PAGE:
Archive for January, 2014|Monthly archive page

Paul Smith exhibition – Design Museum, London

20140122_125739[1]The Paul Smith exhibition is packed full of the man, his ideas, influences and artefacts. It runs only until 9 March 2014.

He is an inveterate collector of prints, a selection of which greet the visitor on arrival (see left). I tried to establish a theme for the prints; it is an eclectic mix. Bicycles are very much part of his life as is Patti Smith (unrelated). Colour (even a photo of post-it notes make it), music (particularly the Beatles and David Bowie), dogs (his wolf hound was a feature of his first shop), travel and romance (his wife, Pauline, is consistently credited).  His camera goes everywhere with him. His favourite places are street markets.

Visitors are invited into a mock up of his office (right). Cluttered it might be, but he keeps a rosewood table free for work.20140122_130509[1]

There is also a studio space filled with materials – fabrics – and patterns for suits and dresses (below left). Much more ordered than the office and with a selection of Mac computers, clearly his favoured brand.


I am not personally convinced by his clothes – one gallery is dedicated to his clothes. He is more than a tailor. The trademark stripes have been applied to a number of familiar objects such as the mini (below right) and a teapot (Thomas Goode fine bone china, below left). He also designed the case beautiful for a limited edition Leica digital camera. Finally, to cement his British credentials, he put the stripes on to the label for HP sauce for Harrods.


Naturally, this exhibition is a huge marketing exercise for Paul Smith. There is a small gallery devoted to his shops. Each one is different. This potentially has the effect of turning them into tourist destinations in their own right. Unfortunately, one could clock up a huge carbon footprint visiting them. Destinations would include Tokyo, New York and Nottingham, to name but three.

20140122_132258[1]Elsewhere, there is a wonderfully produced and presented HD film of one of his Paris menswear catwalk shows. He says that he does not like shows but they are a necessary part of the business. The media and industry buyers use them. Watching the film, one gets the impression that he makes the best out of it.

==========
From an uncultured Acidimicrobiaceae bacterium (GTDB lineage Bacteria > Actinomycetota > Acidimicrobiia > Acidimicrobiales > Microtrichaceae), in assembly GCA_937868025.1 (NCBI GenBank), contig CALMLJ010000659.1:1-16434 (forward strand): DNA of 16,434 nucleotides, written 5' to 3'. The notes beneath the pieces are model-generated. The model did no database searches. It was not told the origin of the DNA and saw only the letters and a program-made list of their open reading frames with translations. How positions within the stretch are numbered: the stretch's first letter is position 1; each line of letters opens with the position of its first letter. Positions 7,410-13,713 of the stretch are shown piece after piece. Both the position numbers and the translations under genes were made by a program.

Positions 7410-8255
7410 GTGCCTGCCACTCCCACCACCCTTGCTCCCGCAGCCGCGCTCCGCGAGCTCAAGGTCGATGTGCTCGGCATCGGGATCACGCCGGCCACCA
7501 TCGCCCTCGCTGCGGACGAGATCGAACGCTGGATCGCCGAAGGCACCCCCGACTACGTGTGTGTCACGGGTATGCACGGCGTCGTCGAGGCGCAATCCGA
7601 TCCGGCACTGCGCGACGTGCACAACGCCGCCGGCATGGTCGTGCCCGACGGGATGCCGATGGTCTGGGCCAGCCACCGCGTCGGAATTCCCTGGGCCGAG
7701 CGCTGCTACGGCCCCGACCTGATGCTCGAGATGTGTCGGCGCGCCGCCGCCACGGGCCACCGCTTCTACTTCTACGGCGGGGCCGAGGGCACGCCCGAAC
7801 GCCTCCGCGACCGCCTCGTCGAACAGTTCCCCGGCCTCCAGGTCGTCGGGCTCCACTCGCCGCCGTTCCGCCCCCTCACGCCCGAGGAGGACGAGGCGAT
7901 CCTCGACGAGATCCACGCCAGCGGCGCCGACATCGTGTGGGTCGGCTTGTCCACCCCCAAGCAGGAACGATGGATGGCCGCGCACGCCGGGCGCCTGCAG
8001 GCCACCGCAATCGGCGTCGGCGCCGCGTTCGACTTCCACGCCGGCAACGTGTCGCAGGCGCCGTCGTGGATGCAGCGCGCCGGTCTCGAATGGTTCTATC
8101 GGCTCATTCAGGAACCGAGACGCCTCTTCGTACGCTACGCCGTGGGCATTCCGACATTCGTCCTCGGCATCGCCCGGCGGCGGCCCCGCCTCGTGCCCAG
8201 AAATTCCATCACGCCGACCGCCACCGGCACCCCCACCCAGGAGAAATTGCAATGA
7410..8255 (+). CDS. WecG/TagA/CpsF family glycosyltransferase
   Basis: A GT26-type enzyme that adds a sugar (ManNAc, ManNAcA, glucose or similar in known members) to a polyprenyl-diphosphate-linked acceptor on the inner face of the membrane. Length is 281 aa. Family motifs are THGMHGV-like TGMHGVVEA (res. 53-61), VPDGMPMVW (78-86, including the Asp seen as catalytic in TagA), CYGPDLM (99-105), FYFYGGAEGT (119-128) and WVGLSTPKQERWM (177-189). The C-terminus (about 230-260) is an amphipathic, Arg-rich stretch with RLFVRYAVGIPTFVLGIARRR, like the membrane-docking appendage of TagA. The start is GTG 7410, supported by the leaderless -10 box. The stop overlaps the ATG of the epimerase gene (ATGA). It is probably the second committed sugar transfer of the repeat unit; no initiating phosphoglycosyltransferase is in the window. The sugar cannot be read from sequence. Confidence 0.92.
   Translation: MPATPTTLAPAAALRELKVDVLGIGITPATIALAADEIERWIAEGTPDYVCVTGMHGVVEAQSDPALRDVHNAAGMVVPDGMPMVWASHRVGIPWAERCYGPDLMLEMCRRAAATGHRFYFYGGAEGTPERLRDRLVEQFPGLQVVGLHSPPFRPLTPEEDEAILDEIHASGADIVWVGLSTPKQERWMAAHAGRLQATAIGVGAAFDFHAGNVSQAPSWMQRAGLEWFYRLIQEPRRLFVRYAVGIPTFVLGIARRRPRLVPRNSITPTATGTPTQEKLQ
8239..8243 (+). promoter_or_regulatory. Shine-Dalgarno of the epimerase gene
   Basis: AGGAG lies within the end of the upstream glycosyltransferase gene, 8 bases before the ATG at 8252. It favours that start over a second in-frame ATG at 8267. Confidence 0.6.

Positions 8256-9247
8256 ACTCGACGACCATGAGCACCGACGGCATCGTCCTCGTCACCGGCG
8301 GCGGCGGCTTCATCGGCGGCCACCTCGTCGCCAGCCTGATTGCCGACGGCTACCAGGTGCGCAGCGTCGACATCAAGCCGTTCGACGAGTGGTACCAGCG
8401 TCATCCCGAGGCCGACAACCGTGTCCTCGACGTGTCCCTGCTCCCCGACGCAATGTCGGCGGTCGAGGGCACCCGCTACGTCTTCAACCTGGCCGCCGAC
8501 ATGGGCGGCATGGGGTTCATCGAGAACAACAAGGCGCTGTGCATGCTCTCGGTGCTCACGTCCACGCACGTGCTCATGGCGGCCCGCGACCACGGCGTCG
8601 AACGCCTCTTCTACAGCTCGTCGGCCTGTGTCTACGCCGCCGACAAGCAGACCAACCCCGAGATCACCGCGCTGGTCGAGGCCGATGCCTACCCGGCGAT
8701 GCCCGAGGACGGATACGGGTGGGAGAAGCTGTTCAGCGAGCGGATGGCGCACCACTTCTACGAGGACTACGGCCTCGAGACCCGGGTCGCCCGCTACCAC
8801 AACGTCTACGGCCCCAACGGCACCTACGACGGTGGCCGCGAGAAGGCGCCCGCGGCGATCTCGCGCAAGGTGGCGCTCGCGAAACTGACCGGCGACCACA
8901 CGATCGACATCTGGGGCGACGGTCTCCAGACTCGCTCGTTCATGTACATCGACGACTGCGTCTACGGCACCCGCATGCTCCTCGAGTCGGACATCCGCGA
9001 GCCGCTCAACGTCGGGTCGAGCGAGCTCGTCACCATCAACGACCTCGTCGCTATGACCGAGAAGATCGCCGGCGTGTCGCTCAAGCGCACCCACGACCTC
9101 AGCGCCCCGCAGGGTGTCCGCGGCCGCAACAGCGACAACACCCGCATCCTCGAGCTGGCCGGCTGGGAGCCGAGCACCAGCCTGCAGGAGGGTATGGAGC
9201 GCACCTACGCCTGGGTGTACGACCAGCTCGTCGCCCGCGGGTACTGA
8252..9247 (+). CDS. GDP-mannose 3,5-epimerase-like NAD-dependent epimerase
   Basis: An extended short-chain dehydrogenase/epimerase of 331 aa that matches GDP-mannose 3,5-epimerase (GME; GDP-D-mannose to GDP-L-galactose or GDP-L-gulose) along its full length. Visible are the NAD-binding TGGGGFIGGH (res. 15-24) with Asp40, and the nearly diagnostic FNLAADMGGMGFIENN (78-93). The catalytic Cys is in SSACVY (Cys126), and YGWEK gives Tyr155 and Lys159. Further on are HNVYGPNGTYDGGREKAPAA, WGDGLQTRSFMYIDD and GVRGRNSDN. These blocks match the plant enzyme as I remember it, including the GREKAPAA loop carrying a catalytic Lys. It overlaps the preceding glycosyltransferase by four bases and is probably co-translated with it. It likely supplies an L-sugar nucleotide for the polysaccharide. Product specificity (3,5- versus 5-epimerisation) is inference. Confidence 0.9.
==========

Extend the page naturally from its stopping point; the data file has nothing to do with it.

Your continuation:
The artefacts are beautiful and worthy of exhibiting. However, visitors also get insights into creativity and the business of creativity. I will iron my partner’s Paul Smith blouse now with a little more care.

The photographs are all mine. Apologies for the poor quality. I was not able to use my camera because I had not charged it! I had to use my phone. The results are not so good.

It breaks my heart

Dolphin_slaughterThis blog has been a shade quiet since Christmas. I really did not want to reawaken with this post, but the image on the left has been haunting me since I saw it yesterday. My earlier years were dominated by my campaigning against animal abuse. Large aquatic mammals, especially. I even bought a Praktica SLR camera rather than support the Japanese optics industry back in the 1980s when the Japanese persistently blocked a moratorium against whale hunting; particularly humpbacks that were endangered at the time.

I knew that the Japanese had an annual barbaric killing of pilot whales, but this slaughter of dolphins had escaped me. It is the dolphin on the left that haunts me. It will soon be speared by the ‘fisherman’. It will drown. At the risk of anthropomorphism, I ask myself what is going through its head. On the one hand, it knows what its fate will be. But as a higher mammal with quite developed communication, not only is it trying to communicate with its rapidly diminishing peers, it is saying to humanity, ‘why are you doing this to us?’

The process is not random, it seems. The dolphins are rounded up and herded into coves. They are left for four days and then released. In the video, men in wetsuits are seen in the water securing the animals by their tails before they are speared. And so orchestrated is this slaughter, the ‘fishermen’ have built a very large screen to keep away the cameras.

This is not to feed people who are hungry. It is not even fishing. This is a crime against nature. And it breaks my heart.

Picture: The Guardian –